F-Type Male to Female DC Blocking Attenuator - 5-2500 MHz
F-Type Male to Female DC Blocking Attenuator - 5-2500 MHz Thumbnail 1 F-Type Male to Female DC Blocking Attenuator - 5-2500 MHz Thumbnail 2 F-Type Male to Female DC Blocking Attenuator - 5-2500 MHz Thumbnail 3 F-Type Male to Female DC Blocking Attenuator - 5-2500 MHz Thumbnail 4

F-Type Male to Female DC Blocking Attenuator - 5-2500 MHz

Part no. 130

DC Power Blocking | Bandwidth : 5-2500 MHz

 
(1 reviews)
Quantity Discount Pricing
1-4 5-9 10-99 100-249 250+
$2.29 $2.18 $2.07 $1.96 $1.85
Quantity Discount Pricing
1 - 4 5 - 9 10 - 99 100 - 249 250+
$2.29 $2.18 $2.07 $1.96 $1.85
QTY  


F-Type Male to Female DC Blocking Attenuator - 5-2500 MHz

This nickel-plated coaxial adapter has an F-type female connector opposite an F male connector separated by a DC voltage block. This voltage block stops any DC power that may be travelling over coaxial cable and protects your devices from power surges.

Features:

  • Connector 1: F-Type Female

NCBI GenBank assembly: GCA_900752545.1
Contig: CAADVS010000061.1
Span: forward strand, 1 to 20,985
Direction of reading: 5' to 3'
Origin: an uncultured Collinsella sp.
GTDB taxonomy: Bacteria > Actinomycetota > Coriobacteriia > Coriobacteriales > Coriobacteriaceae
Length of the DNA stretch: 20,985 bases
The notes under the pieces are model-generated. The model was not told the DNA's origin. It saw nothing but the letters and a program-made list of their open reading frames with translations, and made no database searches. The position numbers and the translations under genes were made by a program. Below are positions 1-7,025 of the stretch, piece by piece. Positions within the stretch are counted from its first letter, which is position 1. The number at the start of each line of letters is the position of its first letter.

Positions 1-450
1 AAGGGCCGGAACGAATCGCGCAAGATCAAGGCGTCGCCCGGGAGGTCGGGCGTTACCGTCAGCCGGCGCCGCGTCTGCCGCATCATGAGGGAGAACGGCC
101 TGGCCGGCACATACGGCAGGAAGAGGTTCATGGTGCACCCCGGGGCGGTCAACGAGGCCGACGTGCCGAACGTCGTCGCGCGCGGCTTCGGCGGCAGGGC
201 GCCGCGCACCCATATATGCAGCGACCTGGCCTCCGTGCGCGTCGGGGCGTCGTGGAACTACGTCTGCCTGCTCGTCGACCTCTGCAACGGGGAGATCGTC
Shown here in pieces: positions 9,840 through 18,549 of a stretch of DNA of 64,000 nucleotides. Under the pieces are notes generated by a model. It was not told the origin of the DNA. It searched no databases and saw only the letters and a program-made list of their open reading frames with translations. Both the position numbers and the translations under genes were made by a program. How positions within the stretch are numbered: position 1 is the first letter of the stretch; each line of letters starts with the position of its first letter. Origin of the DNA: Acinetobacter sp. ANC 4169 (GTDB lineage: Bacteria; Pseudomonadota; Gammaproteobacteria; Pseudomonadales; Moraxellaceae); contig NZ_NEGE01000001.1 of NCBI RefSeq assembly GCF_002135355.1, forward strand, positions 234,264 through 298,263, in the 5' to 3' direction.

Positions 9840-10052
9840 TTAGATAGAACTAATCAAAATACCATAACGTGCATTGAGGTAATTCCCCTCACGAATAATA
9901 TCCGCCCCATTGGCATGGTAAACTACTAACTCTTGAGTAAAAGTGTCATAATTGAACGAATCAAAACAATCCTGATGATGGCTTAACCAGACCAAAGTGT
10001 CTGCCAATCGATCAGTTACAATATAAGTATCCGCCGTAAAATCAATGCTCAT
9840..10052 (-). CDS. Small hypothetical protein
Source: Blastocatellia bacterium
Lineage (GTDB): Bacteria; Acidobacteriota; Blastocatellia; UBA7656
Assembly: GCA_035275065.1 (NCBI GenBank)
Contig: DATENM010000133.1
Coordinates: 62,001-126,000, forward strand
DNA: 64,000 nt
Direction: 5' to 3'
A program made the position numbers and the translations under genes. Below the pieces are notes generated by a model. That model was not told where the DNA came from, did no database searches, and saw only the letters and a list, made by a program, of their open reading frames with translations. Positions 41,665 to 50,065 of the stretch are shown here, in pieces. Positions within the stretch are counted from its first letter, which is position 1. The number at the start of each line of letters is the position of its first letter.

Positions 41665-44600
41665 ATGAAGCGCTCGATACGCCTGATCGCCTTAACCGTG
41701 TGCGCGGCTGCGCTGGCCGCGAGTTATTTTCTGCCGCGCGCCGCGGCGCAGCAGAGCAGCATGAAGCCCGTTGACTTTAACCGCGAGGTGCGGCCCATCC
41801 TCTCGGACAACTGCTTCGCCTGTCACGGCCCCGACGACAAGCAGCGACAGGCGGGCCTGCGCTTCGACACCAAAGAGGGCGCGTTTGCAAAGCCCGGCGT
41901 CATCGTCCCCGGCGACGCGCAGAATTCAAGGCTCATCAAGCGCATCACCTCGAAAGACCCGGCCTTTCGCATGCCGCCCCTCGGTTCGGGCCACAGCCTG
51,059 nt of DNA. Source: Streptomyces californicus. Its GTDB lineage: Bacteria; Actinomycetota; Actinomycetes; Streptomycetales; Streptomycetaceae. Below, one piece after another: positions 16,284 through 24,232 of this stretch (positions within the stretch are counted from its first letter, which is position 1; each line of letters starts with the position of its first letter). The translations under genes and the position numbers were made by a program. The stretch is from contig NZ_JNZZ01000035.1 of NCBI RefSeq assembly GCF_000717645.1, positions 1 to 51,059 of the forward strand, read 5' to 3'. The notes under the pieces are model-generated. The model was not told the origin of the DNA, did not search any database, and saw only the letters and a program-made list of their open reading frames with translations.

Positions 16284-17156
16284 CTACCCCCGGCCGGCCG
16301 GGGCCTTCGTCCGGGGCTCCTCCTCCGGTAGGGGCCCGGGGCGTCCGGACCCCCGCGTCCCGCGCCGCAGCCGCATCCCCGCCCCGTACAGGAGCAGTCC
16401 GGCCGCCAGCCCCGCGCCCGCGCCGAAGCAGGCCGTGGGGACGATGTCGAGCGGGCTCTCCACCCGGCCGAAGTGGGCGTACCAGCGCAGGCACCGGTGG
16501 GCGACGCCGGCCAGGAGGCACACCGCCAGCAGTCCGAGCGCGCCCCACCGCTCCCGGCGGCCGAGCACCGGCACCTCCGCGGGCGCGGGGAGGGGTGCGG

• Connector 2: F-Type Male
  • DC Voltage Blocking
  • Brass Body
  • Nickel Plated
  • Steel Center Pin
REVIEW SUMMARY for F-Type Male to Female DC Blocking Attenuator - 5-2500 MHz
 
5.0 (based on 1 reviews)
  • Device works as advertised

    Reviewed by:

    From: San Jose

    6/30/2013    #1387

    PROS: None specified
    CONS: None specified
    combine two antenna sources, fixed/rotor, and also use common amp
1

Q: What is the difference between an amplifier and an attenuator?

A: An amplifier and an attenuator are exact opposites of each other. An amplifier makes the signal stronger in your network, while an attenuator makes the signal weaker in a network when it is too strong.

Q: When would I use an attenuator?

A: You would use an attenuator when the power level is too strong in your network. If you exceed the maximum input power level, you can damage your equipment. You might use one of these when you need a lower signal level for an antenna input on a sensitive radio receiver.

Q: When would I want to block DC power?

A: Many devices aren't designed to take in DC power, so, you would want to use a DC power blocking attenuator to make sure that your equipment doesn't get fried. They stop the DC voltage from getting through, thus protecting your antennas, TVs, amplifiers, etc.

Q: Can I get 26 dB of attenuation by cascading a 20 dB and a 6 dB attenuator?

A: Yes, you can. Attenuators are additive, so, 20 dB + 6 dB = 26 dB.


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